A panel of scholars convened over Zoom Wednesday to speak about the recent Intergovernmental Panel on Climate Change (IPCC) report, the severity of climate change and how humanity can adapt to a reality of extreme weather. The scholars called for a change in behavior for the future while humans still have the chance to prevent potential extreme effects on the climate.
Since its inception in 1988, the IPCC, an intergovernmental body under the United Nations, has published five reports with an upcoming report expected to be published in 2022. A contribution to this sixth report was published in August and was the topic of the panel’s discussion.
The first speaker was Diana Ürge-Vorsatz, a professor in the department of environmental sciences and policy at Central European University and a co-author of the IPCC report. She covered key insights on the recent severe weather that she said stems from climate change, including fires, floods, droughts and extreme heat from as recent as August.
Debra Javeline, an associate professor in the department of political science, spoke after Ürge-Vorsatz. Javeline, who specializes in studying the adaptations of climate change, questioned how people are anticipating potential effects of climate change.
“What are we humans doing to protect ourselves, and not just in a reactive way, but in a proactive way, anticipating the impacts, maximizing the chance that people will not only survive, but be able to thrive as individuals and communities?” Javeline asked.
Warning of the potential impacts of climate change in the future, Javeline said even economically developed countries lack proper preparation to combat climate change.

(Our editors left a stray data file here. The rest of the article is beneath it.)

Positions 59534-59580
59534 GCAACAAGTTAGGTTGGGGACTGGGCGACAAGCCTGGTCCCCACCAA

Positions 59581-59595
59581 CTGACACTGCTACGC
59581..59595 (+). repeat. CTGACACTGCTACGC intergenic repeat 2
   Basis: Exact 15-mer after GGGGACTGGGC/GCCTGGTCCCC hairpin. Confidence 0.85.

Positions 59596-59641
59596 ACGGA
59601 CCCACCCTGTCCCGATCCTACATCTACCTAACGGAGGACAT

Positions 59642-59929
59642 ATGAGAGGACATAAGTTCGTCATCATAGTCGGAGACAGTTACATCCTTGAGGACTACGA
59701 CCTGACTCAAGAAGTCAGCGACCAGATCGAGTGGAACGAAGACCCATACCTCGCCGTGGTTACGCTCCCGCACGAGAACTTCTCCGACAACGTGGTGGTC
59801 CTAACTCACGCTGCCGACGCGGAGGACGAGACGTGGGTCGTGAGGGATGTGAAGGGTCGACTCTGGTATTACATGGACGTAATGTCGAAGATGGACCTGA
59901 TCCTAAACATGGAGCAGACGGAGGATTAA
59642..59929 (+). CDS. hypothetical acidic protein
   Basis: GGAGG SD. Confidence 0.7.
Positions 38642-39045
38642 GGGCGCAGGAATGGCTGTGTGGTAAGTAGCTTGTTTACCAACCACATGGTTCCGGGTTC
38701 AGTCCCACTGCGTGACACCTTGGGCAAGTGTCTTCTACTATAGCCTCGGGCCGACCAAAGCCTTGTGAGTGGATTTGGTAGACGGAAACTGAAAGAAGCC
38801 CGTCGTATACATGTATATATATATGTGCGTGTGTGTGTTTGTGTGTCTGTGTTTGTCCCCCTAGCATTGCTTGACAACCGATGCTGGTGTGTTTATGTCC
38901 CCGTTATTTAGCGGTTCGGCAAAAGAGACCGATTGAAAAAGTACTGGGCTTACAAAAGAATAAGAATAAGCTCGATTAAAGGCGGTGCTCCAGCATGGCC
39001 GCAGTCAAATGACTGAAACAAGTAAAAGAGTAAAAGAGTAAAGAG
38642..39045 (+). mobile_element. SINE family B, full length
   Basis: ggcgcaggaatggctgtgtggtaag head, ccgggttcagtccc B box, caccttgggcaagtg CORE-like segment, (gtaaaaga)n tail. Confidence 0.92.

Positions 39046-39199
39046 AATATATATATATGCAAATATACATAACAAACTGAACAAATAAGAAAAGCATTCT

“We don’t spend enough time on the big picture story, which is that we are not ready, we’re not prepared for the impacts of climate change,” Javeline said. “What we just saw in July and August of 2021, that is our new normal. That is the beginning. And those events occurred in some of the best resourced nations in the world. And even these best resourced nations are unprepared,” Javeline said.
Anne Valkengoed, a researcher and faculty of behavioral and social sciences at the University of Groningen, spoke last. She delved into the behavioral changes she said humanity has to undergo in order to adapt to the effects of climate change. Valkengoed said there are six different categories for how people can adapt to climate change: information-seeking, preparation, protection, insurance, political actions and evacuation and migration.
Javeline said these changes can be difficult and present challenging questions on how to adapt most effectively. Javeline encouraged having conversations about these questions, citing the problems faced when rebuilding a vulnerable area after an extreme weather event.
“The conversations seem almost exclusively centered around rebuilding or what we do to restore these areas,” Javeline said.
After opening up the discussion to responses from the viewers, an anonymous participant asked if there are reasons to hope that extreme effects on the climate can be avoided. In response, Ürge-Vorsatz said people should not panic.
“There is absolutely no reason for despair,” she said. “It is important to be aware of these risks, which are very real … if we do manage to stop warming at one and a half degrees, which is one and a half degrees centigrade, warmer than pre-industrial levels, then we can still pretty comfortably say that we can adapt to most of the changes.”